A look at the summary statistics reveals that the model has a fairly good fit, as the coefficient of determination (R- Squared) indicates that over 57.5% of the systematic variation in GDP is explained by the regressors. The F-statistic of 4.7394 is highly significant as it passes the test of statistical significance at the 0.3% level, indicating that the variables jointly explain the dependent variable (GDP), more so, significantly. The DW-statistic (which is greater than dU (=1.9313)) is also satisfactory, and so the null hypothesis of absence of serially correlated residuals (i.e. autocorrelation) is not rejected. These diagnostic tests confirm the validity of model. The model can therefore be relied upon for analysis and policy formulation.

5.4. Stability Test

The stability of the (parameters of the) model was investigated with the plots of cumulative sum of recursive residual (CUSUM) and cumulative sum of squares of recursive residuals (CUSUMSQ). The plots are presented below.
Figure 4. Plot of Cumulative Sum of Recursive Residuals
Figure 5. Plot of Cumulative Sum of Squares of Recursive Residuals
The plots of CUSUM and CUSUMSQ both lie between the straight lines representing the critical bounds at 5% significance level - an indication that the model is stable.

5.5. Granger Causality Test

To confirm/establish the existence of causal relationship between federal government expenditure (recurrent and capital) and GDP and to further confirm the existence of long-run cointegrating relations between the variables, the pair-wise Granger causality test advanced by Granger (1969) was conducted. Cointegration relationship also implies existence of causal relationships (unidirectional or bidirectional) between the variables (Gujarati and Porter, 2009). The results of the test are presented below.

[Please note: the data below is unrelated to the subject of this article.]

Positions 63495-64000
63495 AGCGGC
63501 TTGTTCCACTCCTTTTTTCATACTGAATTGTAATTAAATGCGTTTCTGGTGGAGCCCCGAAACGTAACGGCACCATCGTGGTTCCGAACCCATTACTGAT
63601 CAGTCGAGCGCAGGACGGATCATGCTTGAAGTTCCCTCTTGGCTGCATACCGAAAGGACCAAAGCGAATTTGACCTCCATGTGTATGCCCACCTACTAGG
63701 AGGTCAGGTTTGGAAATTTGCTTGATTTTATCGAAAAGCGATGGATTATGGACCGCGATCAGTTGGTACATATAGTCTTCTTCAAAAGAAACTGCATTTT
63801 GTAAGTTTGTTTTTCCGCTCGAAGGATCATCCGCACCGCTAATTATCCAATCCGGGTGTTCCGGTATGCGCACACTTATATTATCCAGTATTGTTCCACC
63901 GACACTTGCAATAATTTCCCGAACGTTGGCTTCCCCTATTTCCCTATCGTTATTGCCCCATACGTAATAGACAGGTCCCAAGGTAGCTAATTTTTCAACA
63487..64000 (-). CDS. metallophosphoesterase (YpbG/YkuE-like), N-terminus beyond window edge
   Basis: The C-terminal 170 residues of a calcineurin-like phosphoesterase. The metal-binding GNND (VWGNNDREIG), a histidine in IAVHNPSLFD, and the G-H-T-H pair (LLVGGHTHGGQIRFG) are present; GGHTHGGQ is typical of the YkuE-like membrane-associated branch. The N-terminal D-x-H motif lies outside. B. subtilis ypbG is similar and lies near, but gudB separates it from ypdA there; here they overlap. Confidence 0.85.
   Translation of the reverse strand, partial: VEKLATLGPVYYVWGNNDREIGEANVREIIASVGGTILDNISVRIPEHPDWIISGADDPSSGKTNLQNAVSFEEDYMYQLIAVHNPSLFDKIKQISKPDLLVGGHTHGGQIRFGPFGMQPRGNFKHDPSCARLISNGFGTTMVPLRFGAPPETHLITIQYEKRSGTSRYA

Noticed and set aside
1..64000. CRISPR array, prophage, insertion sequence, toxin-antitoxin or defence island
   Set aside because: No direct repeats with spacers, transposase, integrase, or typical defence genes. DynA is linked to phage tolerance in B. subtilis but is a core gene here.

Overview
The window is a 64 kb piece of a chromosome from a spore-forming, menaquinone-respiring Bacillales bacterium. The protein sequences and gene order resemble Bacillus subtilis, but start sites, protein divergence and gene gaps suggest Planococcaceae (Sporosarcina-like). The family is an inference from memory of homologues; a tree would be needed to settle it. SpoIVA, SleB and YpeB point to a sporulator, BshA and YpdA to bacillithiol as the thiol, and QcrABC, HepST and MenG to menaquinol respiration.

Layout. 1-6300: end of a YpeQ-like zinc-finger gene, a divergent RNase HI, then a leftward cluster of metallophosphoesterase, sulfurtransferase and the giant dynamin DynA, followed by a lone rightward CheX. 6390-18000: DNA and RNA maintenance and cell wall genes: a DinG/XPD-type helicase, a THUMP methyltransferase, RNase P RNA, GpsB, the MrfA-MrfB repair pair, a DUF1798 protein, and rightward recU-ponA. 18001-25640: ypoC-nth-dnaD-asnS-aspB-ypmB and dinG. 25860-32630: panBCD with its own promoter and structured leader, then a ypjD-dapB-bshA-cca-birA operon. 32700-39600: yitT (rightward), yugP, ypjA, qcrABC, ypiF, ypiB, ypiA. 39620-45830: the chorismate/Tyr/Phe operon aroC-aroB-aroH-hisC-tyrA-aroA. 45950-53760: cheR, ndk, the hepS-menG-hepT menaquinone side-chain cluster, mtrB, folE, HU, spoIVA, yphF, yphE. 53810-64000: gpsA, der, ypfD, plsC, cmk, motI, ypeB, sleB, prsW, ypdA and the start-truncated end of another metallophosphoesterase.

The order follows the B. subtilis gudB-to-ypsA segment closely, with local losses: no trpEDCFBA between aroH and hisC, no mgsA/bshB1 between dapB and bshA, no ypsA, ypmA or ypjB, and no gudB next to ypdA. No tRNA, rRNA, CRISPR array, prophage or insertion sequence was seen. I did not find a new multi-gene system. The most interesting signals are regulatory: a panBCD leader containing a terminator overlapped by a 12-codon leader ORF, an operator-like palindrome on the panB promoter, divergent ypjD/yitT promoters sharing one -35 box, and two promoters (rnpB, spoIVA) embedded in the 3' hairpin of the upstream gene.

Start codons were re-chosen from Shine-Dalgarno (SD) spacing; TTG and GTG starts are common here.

The test was conducted using annual time series data for each variable. Results obtained are as reported in Table 6. Two-way (bidirectional) causation is observed between recurrent expenditure and GDP, in other words causality runs in both directions, while unidirectional causation is observed between capital expenditure and GDP, with causality running from GDP to capital expenditure, indicating that the size of the economy (GDP) is a significant predictor of the size (amount) of capital expenditure.
Table 6. Pairwise Granger Causality Tests

5.6. Forecast Error Variance Decomposition

Further investigation of the relative impacts of recurrent expenditure and capital expenditure on the GDP was embarked upon by exploiting the forecast error variance decomposition to deduce the intertemporal response pattern of GDP to exogenous shocks to, or innovations in the expenditure variables, thus examining the proportion of the forecast error variance of the GDP that is explained by exogenous shocks to capital and recurrent expenditures within the period. The result is presented in Table 7.
Table 7. Variance Decomposition of GDP
It can be observed from the results (Table 7) that the effect of exogenous shock to recurrent expenditure series on (forecast error variance of) GDP consistently dominates that of capital expenditure. This further confirms that recurrent expenditure exercised dominating influence (albeit, depressing, as revealed by the error correction results) on the GDP over capital expenditure in Nigeria in the period covered by the study. As a matter of fact, apart from the first and second periods, the response of the economy to innovations in recurrent expenditure is even greater that its response to innovations in the size of the GDP.